Sunday 25 August 2019

TD Maria Bailey has suffered badly for her mistake but this isn't over yet

  

Stock picture
Stock picture
Kevin Doyle

Kevin Doyle

It has taken two months for Leo Varadkar to verify reports that one of his TDs exaggerated the impact of her injuries when making a bizarre compensation claim.

And at the end of it all he took the course of action that had seemed most likely on the Monday morning after the local elections.

He has removed her as chairman of an Oireachtas committee, a role she very much enjoyed and performed effectively.

His statement outlining the reasons for this demotion confirms much of what we knew about the case and what we suspected about Josepha Madigan.

And yet this is not the end of the story, as many in Fine Gael would like it to be.

The outcome of David Kennedy's investigation raises as many questions as it answers.

For a start, he concludes that this was not a fraudulent case. It's true that Ms Bailey suffered injuries when she fell from a swing in The Dean Hotel in July 2015.

However, by some twist of legal logic, "over-stating" those injuries does not amount to dishonesty.

Instead, in the words of the Taoiseach, it amounts to "inconsistencies".

You'll note the use of the word "over-state" which is far less provocative than "exaggerate", but means the same thing.

The Taoiseach has opted to give Ms Bailey the softest punishment possible.

He has decided she's not fit to chair an Oireachtas committee but remains a suitable election candidate for Fine Gael.

Senior Fine Gael sources said last night that he went 'half-way' in order to be "compassionate".

And let's be honest by about this. Ms Bailey made a terrible error of judgment. For that she has been humiliated, suffered massive online abuse and faces an uphill battle to retain her seat.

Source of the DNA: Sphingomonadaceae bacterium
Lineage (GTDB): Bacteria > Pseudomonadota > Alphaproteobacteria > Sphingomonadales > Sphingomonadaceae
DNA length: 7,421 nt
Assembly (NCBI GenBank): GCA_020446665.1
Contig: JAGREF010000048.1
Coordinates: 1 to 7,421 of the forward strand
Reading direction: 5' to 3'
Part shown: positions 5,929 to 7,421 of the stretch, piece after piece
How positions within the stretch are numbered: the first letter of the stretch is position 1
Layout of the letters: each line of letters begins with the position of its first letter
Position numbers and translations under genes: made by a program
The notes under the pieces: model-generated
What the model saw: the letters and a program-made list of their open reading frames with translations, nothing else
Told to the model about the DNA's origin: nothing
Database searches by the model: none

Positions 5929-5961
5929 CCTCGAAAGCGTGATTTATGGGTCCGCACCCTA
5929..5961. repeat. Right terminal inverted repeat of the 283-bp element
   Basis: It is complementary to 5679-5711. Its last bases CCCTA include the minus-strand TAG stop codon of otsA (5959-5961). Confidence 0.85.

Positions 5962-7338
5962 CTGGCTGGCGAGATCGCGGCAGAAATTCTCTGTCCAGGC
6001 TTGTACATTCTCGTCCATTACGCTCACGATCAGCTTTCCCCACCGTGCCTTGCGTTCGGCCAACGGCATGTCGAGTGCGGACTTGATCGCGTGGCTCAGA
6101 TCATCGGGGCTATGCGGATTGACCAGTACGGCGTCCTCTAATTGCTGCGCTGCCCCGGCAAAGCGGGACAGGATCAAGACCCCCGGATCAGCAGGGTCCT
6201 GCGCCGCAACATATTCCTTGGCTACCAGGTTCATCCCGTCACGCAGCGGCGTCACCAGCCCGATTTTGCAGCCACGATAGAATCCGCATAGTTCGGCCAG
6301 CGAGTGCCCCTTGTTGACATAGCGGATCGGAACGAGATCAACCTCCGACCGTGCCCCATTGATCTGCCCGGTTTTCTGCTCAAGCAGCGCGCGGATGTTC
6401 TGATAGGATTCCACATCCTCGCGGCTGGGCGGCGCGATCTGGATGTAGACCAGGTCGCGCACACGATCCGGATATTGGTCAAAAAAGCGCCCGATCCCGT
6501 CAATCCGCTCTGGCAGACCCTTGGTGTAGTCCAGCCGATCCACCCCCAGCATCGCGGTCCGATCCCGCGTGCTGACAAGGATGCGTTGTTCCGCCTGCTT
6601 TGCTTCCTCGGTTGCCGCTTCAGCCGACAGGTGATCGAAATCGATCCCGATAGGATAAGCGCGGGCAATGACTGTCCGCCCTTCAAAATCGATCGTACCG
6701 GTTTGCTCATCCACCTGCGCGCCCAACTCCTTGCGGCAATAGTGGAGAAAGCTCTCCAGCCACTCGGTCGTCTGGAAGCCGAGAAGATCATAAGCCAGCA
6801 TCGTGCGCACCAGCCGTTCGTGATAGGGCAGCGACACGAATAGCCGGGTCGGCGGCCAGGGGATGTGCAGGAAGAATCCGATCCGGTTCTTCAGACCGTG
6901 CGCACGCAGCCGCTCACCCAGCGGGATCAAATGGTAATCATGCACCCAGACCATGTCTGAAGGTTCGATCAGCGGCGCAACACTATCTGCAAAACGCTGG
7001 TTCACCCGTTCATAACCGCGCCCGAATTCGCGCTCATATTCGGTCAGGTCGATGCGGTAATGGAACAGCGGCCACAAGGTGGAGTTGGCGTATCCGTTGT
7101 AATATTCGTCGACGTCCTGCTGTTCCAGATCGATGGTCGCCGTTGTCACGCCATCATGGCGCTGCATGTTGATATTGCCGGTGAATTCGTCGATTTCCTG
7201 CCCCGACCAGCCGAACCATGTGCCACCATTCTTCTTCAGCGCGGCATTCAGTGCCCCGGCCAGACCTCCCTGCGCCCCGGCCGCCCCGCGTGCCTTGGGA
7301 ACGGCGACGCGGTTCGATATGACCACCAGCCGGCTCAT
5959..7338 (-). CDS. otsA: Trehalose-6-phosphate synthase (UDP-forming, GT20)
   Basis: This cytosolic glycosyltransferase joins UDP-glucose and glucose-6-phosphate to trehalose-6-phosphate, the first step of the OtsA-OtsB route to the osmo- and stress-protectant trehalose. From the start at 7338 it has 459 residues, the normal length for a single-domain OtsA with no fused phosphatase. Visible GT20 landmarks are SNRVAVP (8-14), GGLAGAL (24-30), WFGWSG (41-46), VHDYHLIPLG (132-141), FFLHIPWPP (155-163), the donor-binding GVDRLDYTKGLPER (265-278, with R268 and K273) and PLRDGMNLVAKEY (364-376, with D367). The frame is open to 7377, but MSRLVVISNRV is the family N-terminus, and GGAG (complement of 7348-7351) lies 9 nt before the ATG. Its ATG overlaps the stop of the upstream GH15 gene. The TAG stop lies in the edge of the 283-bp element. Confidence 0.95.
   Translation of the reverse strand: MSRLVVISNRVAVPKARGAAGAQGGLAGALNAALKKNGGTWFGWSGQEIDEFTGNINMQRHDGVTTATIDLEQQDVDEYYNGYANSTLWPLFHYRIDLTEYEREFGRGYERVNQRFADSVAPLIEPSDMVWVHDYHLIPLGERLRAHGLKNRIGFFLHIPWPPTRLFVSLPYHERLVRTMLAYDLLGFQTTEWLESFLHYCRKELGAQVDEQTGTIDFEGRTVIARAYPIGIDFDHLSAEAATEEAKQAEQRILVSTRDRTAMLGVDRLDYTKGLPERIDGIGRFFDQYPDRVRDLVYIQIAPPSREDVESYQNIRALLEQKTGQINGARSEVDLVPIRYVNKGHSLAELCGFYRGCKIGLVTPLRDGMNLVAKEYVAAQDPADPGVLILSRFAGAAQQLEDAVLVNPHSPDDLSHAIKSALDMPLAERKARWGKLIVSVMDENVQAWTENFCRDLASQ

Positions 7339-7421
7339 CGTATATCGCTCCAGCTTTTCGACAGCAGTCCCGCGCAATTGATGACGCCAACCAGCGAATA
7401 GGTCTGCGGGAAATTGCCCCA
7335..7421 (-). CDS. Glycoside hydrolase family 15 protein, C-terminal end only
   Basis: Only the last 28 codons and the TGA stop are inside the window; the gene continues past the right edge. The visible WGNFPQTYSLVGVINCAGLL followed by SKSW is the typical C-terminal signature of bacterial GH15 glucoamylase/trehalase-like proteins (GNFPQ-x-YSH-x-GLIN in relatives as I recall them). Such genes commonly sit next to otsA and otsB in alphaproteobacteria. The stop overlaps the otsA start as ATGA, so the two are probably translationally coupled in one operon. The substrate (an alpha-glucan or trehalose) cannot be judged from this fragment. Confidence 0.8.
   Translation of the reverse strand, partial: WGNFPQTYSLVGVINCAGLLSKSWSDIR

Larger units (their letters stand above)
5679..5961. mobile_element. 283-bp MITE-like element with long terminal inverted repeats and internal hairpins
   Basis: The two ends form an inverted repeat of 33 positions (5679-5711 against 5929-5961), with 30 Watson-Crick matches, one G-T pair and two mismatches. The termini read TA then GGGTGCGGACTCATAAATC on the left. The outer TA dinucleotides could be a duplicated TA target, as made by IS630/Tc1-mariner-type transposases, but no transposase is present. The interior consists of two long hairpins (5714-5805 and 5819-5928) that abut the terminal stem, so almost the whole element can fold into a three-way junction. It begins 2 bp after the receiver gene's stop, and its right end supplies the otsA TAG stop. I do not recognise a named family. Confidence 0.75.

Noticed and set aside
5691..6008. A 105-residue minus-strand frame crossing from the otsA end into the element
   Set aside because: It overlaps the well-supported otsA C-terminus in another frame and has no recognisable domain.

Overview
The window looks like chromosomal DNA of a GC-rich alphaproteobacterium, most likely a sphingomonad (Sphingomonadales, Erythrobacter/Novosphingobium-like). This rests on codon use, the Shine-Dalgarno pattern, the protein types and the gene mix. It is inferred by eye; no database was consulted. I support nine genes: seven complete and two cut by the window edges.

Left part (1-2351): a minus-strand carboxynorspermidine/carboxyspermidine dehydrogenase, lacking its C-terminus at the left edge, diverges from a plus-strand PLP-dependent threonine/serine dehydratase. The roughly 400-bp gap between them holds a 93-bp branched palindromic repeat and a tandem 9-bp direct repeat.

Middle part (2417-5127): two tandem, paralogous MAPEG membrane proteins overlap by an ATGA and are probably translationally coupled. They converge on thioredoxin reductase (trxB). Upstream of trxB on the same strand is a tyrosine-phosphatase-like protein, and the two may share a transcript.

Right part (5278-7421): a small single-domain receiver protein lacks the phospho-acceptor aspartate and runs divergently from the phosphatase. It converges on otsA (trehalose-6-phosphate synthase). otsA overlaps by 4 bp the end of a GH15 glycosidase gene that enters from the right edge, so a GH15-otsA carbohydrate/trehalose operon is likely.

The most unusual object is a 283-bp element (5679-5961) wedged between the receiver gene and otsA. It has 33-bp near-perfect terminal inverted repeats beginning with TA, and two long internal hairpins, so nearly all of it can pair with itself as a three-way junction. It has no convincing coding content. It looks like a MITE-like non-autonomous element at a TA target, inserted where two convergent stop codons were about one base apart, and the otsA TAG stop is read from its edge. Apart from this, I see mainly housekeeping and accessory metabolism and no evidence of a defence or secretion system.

There are plenty of politicians who are guilty of far worse indiscretions who have not got a public flogging.

But the interest in this story shows how big the insurance crisis in this country is.

In her first comments since that infamous interview with Sean O'Rourke, Ms Bailey showed some public humility last night.

"I recognise and regret the difficulties this issue caused for the Taoiseach and my colleagues during the recent elections," she said, while adding that she now regrets "very much" taking the case.

Mr Varadkar said he believes his handling of the situation "will send a clear message to other public representatives about taking such cases in future".

Businesses in the leisure sector who are this week scrambling to get insurance cover are unlikely to be too impressed.

The reaction within Fine Gael was mixed last night. One minister reckoned the Taoiseach had "bottled" it but another thought the punishment was "probably fair".

And that brings us back to Josepha Madigan. Does she really believe falling from an unsupervised swing while holding items in both hands justifies a legal action?

Irish Independent

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